A JUDGMENT expected from a US court as early as next month could pave the way for British investors who allege that Royal Bank of Scotland (RBS) falsely reassured them over its financial health, the lawyer heading the case has told Scotland on Sunday.
Thomas Dubbs, a senior partner at Labaton Sucharow, which is leading the action, said the appeal heard in the US Supreme Court last month would have "far-reaching implications" for cases like that surrounding RBS.
The case, Morrison v National Australia Bank (NAB), marked the first time the Supreme Court accepted a case that involved transnational securities fraud and the extraterritorial application of American securities laws. The judgment is due in late May or June.
Dubbs, who briefed Scottish investors at a seminar at Edinburgh's Balmoral Hotel last week, said: "The (NAB] case addresses the issue of the application of US securities laws to cases where allegedly fraudulent conduct occurred in the US.
"Depending on the decision, this may mean cases that have transnational elements, such as the case against the Royal Bank of Scotland, get viewed more carefully by the courts in terms of the US conduct and the overall relationship with the US."
The RBS case is believed to centre on its exposure to subprime mortgage-backed securities through two US subsidiaries, Citizens Bank and Greenwich Capital: investors allege that this was not disclosed and losses were not written down quickly enough.
Institutional investors, including pension funds run by councils in Scotland, allege that RBS – 84 per cent owned by the taxpayer after the government bailed it out – misled investors for 18 months about its financial wellbeing.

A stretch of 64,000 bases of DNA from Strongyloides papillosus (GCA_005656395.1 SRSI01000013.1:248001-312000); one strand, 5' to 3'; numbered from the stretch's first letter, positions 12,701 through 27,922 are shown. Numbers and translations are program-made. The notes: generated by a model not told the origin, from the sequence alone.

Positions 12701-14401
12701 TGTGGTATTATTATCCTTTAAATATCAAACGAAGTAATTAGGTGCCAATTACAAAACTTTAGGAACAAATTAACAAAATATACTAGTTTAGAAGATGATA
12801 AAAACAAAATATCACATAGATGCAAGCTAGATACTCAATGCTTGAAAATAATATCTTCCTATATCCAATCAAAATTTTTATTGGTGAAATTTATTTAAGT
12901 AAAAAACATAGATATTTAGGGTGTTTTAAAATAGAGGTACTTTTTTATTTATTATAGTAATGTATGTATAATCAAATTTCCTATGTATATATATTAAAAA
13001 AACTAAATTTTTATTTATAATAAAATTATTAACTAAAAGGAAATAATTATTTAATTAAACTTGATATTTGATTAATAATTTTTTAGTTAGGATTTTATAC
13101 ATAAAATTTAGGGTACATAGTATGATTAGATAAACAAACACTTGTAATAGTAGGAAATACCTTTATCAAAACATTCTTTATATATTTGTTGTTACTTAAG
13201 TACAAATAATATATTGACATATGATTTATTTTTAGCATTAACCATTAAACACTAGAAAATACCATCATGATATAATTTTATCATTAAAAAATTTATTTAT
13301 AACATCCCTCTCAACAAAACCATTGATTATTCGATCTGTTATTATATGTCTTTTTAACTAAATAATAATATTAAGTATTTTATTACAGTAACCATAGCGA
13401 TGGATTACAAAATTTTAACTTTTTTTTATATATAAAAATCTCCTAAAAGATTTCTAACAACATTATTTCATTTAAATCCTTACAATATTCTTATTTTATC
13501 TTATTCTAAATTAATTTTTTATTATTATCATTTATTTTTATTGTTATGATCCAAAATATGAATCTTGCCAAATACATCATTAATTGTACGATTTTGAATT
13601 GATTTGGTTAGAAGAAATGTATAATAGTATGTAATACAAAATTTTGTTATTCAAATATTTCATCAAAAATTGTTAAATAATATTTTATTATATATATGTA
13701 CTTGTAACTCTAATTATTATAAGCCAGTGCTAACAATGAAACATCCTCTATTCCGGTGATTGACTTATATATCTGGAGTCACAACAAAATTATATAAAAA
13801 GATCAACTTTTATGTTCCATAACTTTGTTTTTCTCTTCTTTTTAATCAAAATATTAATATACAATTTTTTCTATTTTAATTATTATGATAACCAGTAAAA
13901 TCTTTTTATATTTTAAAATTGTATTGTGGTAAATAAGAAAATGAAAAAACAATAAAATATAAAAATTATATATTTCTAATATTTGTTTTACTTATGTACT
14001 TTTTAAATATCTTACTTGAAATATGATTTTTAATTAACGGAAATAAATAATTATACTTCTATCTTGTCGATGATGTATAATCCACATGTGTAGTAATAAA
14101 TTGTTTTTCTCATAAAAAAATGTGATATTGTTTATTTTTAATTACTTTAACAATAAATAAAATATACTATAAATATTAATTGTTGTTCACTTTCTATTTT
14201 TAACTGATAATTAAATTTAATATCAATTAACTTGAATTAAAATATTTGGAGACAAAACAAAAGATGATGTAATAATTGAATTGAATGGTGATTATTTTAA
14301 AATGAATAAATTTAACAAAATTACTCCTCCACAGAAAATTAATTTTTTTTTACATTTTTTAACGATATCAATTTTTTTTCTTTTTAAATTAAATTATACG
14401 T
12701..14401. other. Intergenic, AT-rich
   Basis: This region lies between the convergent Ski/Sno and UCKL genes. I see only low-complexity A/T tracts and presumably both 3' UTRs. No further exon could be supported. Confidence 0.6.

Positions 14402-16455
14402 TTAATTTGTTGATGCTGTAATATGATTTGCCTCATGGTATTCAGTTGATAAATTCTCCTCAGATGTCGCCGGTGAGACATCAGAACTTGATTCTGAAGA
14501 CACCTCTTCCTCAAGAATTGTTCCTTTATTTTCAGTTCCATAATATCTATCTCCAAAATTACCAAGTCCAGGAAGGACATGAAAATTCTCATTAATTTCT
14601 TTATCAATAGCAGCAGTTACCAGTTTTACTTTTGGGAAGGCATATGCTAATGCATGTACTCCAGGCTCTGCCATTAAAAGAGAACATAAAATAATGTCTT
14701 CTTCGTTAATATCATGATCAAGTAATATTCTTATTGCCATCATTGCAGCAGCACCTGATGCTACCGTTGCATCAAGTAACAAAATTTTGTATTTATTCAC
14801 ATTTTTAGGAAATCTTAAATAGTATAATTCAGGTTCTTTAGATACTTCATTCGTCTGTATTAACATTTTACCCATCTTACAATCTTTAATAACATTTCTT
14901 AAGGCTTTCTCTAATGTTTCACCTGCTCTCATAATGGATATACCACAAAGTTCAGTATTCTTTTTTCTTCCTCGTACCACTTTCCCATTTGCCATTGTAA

The class action is being brought by investors who bought RBS shares between 6 June 2007 and 9 January 2009. It was bailed out by the British taxpayer last October after conducting a 12 billion rights issue in April last year.
Pension funds of two US states, Massachusetts and Mississippi, are lead plaintiffs for the class action, which is also being led by Labaton Sucharow. The two funds are said to have lost around $123 million (80.2m) in RBS.
At least two dozen UK pension funds, including the former British Coal schemes and those run by local authorities across Britain, have also expressed an interest. Total losses are believed to run into hundreds of millions of dollars, with the North Yorkshire and Merseyside council pension funds losing an estimated 7.2m and 5.5m respectively.
Class actions are common in America, where the courts are more flexible and less expensive. The US operates an "opt out" system whereby investors are automatically included in a class action. In Britain and Europe, those who want to be considered part of a group legal action must opt in.
The US legal system is also not subject to "cost shifting", whereby claimants in group litigation cases face the risk of having to foot the legal costs of the victorious party.
David Greene, a partner at Edwin Coe, who also addressed the Edinburgh audience, said: "The general view is: 'Look west, young man; go to the States if you can.' There's a lot of prejudice against American-style litigation, but most of it is misplaced."
Lawyers on the RBS case hope for 100 per cent damages, but such class actions, where successful, generally result in compensation of between 25 and 40 per cent of losses.
Labaton Sucharow is also representing Lothian council pension fund in a case against Lehman Brothers, the collapsed New York investment bank, as well as British investors in cases against the American insurer AIG and investment bank Bear Stearns.
RBS is believed to be considering suing Goldman Sachs, Wall Street's most powerful investment bank, after being hit with a US Securities and Exchange Commission (SEC) civil fraud lawsuit, which it has vowed to defend. According to the SEC complaint, RBS paid Goldman $840m in August 2008 to unwind a position built up by ABN Amro, some of whose operations RBS had acquired.
A source familiar with US securities litigation said: "RBS, as the successor to ABN Amro, may have a mis-selling claim against Goldman Sachs. It would ultimately be up to the (British] government, which effectively controls RBS, to see whether it is brought."
Prime Minister Gordon Brown said on Friday that any bank found guilty of wrongdoing could have to pay millions of dollars in compensation.
"If what happened at Goldman Sachs and in any other bank is proven to be wrong, hundreds of millions of dollars in compensation should be paid to British banks, and because we are the biggest shareholder in many of them, to the British taxpayer," he said in an election campaign speech.